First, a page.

H.R. Ocampo, Isda at Mangga (1952). Another important figure who won recognition in the inaugural AAP competition, H.R. Ocampo employed strong, bold colours and thick, varied textures as he depicted the drastic social realities which permeated Manila after the war

Anita Magsaysay-Ho, Sheaves (1957). The sole female artist among the pioneering modernists in the Philippines (also referred to as the ‘Thirteen Moderns’) Anita Magsaysay-Ho was hailed for her modern depictions of the everyday Filipina hard at work, in contrast to Amorsolo’s more romantic portraits of women

Subsequent to the blown up controversy of 1955, the AAP introduced a vital change to its procedures: anonymity.

From then on, names of artists were covered up during judging processes—cementing efforts at stripping away partiality.

Awards and Public Tastes

In 1962, art critic Alice Coseteng shared her observations in the article The AAP Awards, published in the Manila Chronicle. According to Coseteng, though these awards and their accompanying exhibits sought to discover and incentivize young talents, they were also seen as vital platforms to refine the public’s artistic taste. Thus, while judges’ efforts at achieving impartiality were not to be belittled, it was also important to understand why and how they acquired their own particular tastes.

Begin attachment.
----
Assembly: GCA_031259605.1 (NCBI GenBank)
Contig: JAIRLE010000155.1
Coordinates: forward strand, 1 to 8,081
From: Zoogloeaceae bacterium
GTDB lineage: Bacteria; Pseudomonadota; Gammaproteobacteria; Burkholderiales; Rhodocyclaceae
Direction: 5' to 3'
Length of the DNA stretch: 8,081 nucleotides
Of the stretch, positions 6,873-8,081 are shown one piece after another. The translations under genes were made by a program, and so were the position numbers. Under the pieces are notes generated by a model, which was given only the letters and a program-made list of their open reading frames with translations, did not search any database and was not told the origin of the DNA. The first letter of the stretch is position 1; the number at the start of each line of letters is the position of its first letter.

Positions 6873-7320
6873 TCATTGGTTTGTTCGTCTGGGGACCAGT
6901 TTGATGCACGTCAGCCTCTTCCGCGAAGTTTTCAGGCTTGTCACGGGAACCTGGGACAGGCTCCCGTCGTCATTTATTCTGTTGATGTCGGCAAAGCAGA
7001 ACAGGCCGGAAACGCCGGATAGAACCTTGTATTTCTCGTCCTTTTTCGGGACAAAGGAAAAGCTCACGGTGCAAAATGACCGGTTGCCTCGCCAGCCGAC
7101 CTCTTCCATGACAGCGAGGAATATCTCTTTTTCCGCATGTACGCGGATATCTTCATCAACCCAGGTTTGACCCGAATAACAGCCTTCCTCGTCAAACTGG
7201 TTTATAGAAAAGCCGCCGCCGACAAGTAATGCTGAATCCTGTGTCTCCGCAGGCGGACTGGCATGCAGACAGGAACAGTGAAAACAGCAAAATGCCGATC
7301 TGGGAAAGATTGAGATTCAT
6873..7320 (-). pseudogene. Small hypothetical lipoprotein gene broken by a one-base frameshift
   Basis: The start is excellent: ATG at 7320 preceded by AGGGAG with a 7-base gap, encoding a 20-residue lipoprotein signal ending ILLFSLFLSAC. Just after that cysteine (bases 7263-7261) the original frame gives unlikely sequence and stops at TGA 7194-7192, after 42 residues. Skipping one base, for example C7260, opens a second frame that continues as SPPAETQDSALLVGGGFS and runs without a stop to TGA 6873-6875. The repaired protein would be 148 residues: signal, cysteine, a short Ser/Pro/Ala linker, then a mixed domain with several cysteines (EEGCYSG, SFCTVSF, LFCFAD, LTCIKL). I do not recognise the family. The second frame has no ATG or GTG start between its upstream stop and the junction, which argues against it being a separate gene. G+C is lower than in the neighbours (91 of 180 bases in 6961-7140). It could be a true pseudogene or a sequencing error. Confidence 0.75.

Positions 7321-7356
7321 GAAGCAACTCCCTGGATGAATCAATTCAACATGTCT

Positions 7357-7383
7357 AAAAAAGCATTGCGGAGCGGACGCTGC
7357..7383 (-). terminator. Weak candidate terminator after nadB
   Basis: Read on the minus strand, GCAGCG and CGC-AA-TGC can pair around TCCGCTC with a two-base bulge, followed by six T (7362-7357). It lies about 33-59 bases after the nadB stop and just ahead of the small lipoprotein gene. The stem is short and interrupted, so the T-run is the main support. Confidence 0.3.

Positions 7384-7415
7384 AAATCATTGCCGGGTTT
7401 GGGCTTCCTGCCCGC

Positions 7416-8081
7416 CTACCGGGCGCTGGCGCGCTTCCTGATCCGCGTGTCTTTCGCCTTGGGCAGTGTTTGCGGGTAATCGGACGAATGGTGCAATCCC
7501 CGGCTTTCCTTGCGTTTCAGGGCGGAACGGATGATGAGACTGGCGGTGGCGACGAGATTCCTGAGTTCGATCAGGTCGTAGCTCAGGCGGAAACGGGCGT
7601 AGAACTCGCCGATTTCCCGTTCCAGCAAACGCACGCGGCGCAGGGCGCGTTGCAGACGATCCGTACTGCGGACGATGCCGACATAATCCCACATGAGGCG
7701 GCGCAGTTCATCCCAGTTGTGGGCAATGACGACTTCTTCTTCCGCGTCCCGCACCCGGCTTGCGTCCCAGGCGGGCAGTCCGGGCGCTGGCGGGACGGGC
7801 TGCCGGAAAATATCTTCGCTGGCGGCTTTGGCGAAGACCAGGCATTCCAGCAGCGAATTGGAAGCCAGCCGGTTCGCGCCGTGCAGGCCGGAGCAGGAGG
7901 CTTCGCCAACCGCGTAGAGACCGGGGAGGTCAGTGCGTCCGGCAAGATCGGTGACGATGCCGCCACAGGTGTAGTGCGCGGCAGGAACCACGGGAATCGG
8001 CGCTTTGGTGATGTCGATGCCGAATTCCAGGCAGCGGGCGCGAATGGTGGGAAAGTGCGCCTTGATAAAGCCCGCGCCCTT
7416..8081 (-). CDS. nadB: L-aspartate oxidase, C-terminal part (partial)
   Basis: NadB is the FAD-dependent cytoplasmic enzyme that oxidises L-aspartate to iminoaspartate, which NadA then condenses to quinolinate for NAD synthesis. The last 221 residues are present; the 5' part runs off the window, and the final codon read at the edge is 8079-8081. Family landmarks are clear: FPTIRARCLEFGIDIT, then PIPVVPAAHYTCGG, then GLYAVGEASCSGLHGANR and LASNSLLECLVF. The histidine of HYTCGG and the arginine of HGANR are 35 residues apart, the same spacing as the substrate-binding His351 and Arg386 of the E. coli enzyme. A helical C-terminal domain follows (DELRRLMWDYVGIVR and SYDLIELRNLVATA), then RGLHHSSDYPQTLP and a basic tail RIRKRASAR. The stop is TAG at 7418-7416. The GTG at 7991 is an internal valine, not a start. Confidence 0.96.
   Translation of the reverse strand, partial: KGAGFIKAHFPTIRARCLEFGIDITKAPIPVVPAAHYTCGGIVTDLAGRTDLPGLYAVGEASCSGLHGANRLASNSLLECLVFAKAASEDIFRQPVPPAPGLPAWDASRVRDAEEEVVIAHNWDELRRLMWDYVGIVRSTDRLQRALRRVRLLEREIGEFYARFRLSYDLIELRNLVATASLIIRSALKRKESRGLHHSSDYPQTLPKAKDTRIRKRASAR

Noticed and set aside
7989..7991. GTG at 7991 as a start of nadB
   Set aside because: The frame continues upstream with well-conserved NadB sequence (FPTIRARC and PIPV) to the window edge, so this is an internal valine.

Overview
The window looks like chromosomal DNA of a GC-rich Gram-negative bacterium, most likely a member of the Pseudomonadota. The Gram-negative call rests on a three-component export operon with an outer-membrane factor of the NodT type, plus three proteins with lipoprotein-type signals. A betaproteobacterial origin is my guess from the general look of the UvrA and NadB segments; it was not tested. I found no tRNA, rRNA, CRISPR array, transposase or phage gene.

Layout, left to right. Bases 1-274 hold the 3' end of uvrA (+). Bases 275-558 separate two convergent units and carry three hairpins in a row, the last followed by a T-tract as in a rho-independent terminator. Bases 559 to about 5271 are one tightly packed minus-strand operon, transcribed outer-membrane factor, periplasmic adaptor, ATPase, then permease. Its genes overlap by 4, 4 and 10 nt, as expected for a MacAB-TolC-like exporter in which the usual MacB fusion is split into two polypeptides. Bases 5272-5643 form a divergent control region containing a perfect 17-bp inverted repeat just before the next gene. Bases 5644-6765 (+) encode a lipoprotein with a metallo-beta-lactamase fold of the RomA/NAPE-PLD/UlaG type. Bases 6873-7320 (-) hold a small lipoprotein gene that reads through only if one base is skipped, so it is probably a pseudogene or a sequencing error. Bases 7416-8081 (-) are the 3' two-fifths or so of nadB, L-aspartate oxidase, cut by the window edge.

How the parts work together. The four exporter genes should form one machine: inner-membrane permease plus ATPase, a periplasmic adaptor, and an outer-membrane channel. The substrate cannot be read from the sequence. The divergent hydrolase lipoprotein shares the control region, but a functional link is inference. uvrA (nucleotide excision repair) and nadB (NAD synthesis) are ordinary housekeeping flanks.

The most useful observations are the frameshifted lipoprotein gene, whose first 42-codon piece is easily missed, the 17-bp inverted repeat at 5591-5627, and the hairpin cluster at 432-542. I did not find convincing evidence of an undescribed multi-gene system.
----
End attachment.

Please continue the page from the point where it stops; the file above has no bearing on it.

In hindsight, we may never really know the extent to which these specific tastes influenced the public’s appreciation for art in the Phillippines. However, we cannot deny that these foundational years of art awards helped to build the pedestals for artists whom we now look up to with reverence.

Many modernists who won the early AAP competitions went on to represent the Philippines on international platforms through travel grants, scholarships abroad, and biennales.

Their works later joined the collections of major museums, and, tellingly, four out of the six modernists who won the first AAP competition have now earned the venerated National Artist status. Today, their pieces soar to some of the highest hammer prices at auction houses.

What’s Next?